ners not representing teams also ran in the meet, but
their finishes only counted in the overall standings,
not toward the team competition.
SENIOR GERARD Donakowski led the Wolverines
by placing seventh overall (sixth in team com-
petition), covering the ten-kilometer course in 30:31.
Junior Brian Diemer crossed the finish line 18th
(14th, team) with a time of 30:43.6.
"Going in I was hoping for the top 25," said
Donakowski. "I must say finishing in the top ten was
a pleasant surprise."
For their efforts, both Donakowski and Diemer
were named to the All-American squad. W
"THAT WAS my last collegiate race," Donakowski
said, "and I can't think of anything more satisfying
than finishing in the top ten and being an All-
Also turning in strong performances for Michigan
were sophomore Bill Brady, 31:36.3 for 54th overall
and 44th in team competition, senior Bill O'Reilly,
31:43.0 for 77th overall and 55th in team competition,
and junior Jim Schmidt, who was clocked at 31:45.9,
good enough for a 58th place team finish and 80th
'I just said to them
'Why don't we prove
what we can do and
finish in the top five
in the nationals.''
"I was really pleased with the outcome," said
Warhurst. "Everybody on the team ran particularly
IN A SURPRISING note to some, Big Ten Cham-
pion Wisconsin took the overall team championship
with 59 points, dethroning the highly favored Univer-
sity of Texas-El Paso. UTEP, which had won the
championship the past four years, placed just ahead
of Michigan in fifth place with 173 points.
Providence ended up finishing in second place
behind Wisconsin with 138 points, followed by Arkan-.
sas with 142. East Tennessee slipped in fourth,
tallying 158 points.
Englishman Mark Scrutton chugged through the
slop and mud of the IU course at a 30:12.6 pace to take
the individual title back to the University of Colorado
with him. Other foreigners, according to Warhurst,
also dominated the race.
"DONAKOWSKI was the third American to
finish," said Warhurst. "And Diemer was the seventh
Wisconsin, Warhurst pointed out, is a team made
up primarily of runners who hail from the United
The meet capped off an excellent season for the
Wolverines, whose only losses were suffered at the
hands of the Badgers in the Big Ten and District 4
"We got beat by Wisconsin in the Big Ten and then
in the Districts and the fellas were a little down,"
Warhurst said. "So I just said to them, 'Why don't we
prove what we can do and finish in the top five in the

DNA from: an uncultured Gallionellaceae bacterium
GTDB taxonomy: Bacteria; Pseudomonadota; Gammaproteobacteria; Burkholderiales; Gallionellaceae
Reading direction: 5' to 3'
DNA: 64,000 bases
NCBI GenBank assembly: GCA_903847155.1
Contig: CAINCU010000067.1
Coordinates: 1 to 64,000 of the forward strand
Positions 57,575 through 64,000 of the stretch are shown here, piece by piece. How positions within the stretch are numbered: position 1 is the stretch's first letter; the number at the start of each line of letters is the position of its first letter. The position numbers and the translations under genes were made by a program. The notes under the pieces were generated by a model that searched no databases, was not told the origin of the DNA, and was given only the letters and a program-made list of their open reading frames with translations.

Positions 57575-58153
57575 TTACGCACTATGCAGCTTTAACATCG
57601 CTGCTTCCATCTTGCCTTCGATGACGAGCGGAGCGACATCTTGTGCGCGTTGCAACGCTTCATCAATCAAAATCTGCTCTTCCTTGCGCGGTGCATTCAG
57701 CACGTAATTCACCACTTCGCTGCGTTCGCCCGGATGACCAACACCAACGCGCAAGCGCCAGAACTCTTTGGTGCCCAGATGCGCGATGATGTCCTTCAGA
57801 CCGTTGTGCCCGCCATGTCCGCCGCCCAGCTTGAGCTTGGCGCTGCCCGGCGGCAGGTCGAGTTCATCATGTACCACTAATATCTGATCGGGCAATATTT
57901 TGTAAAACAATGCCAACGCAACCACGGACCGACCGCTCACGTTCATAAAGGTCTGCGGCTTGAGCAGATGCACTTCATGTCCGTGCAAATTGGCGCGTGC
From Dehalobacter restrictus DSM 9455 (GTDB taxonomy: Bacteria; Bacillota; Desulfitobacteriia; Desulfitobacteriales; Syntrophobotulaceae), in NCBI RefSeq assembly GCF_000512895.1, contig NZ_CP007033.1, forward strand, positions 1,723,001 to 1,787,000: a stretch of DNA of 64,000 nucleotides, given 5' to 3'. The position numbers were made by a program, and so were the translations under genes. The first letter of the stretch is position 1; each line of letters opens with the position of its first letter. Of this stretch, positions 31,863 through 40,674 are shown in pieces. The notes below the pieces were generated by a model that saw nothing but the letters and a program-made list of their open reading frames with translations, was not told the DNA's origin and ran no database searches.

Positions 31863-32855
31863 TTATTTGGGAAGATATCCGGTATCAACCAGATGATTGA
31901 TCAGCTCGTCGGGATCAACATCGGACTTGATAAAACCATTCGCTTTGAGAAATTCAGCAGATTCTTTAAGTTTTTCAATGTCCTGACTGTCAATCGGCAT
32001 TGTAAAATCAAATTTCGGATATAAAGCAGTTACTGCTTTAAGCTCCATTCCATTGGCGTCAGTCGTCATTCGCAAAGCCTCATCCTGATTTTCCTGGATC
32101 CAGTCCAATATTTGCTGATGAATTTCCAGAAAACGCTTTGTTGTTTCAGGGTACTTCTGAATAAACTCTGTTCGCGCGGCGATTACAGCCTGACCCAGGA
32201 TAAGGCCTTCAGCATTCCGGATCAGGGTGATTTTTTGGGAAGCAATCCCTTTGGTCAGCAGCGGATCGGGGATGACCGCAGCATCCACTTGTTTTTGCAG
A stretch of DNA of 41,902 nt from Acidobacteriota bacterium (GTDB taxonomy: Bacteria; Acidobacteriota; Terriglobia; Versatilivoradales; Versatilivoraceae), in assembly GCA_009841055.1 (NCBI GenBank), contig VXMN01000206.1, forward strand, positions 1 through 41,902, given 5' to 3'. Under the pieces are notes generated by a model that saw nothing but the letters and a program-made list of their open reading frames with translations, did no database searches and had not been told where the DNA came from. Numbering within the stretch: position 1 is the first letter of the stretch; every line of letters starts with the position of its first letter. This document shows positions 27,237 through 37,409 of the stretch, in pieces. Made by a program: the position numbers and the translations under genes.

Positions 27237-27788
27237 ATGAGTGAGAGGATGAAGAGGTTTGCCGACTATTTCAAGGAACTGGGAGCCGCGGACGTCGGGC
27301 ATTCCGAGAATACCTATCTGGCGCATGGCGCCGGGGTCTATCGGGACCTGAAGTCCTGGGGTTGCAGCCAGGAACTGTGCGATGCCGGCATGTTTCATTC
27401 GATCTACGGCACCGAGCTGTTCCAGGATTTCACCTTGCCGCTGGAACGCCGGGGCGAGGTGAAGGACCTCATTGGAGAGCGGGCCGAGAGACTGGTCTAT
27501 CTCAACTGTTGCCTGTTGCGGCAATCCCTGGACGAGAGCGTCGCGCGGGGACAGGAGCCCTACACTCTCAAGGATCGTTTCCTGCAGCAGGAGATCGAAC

nationals.' They were all for it."
Former 'M' great
Friedman dead at 76
Spaglheii Company in Berkley
By JOE EWING
Former Michigan football standout
Benny Friedman died of a heart attack
yesterday in a New York City hospital.
He was 76.
Friedman, a member of the College
Football and National Football Foun-
dations Halls of Fame, played quarter-
back for the Wolverines from 1924 to
AN EXCELLENT passer, Friedman
teamed up with Bennie Oosterbaan to
form one of the greatest passing com-
binations in history. In 1925 he was a
member of the legendary Fielding
Yost's "best ever" Big Ten Champion-
ship squad and in 1926 kicked the final
extra-point with time running out to
edge Minnesota, 7-6, and gain a share of
the Big Ten title with Northwestern.
Friedman and Oosterbaan both
gained All-American status in 1925 and
1926, the only time in college football
history a passing combination has done
so in two consecutive years.
As well as being a passer, runner and
kicker, Friedman was an alert defen-
sive back who helped Michigan hold its
opponents to a mere three points for
the entire season in 1925. In honor of his
achievements, Friedman was named
quarterback of the Michigan "First 50
Years" All-Time Football team.
From the United Press International
Anthony Carter, a quiet man
whose athletic feats speak as loudly
as any in the long and storied history
of Michigan football, is the Big Ten's
Player of the Year for 1982.
Carter was the overwhelming
choice of conference coaches as the
Big Ten's top player.
He ended the 1982 regular season
with 38 receptions, eight of .vhich
went for touchdowns.
LOS ANGELES (AP) - John Robin-
son, who groomed two Heisman win-
ners in his seven years as the Southern
Cal head football coach, announced
yesterday that he is quitting to become
a senior vice president of the univer-
Trojans' assistant Ted Tollner, who
earlier helped develop three NCAA
passing champions at other schools,
was named to replace him.
ANN ARBOR (UPI) - Bo Schem-
bechler was honored today by
being named Big Ten's Coach of the
Year in a vote of his peers. Schem-
bechler edged Northwestern Coach
Dennis Green and Iowa Coach Hayden
Spghbe ff1 Company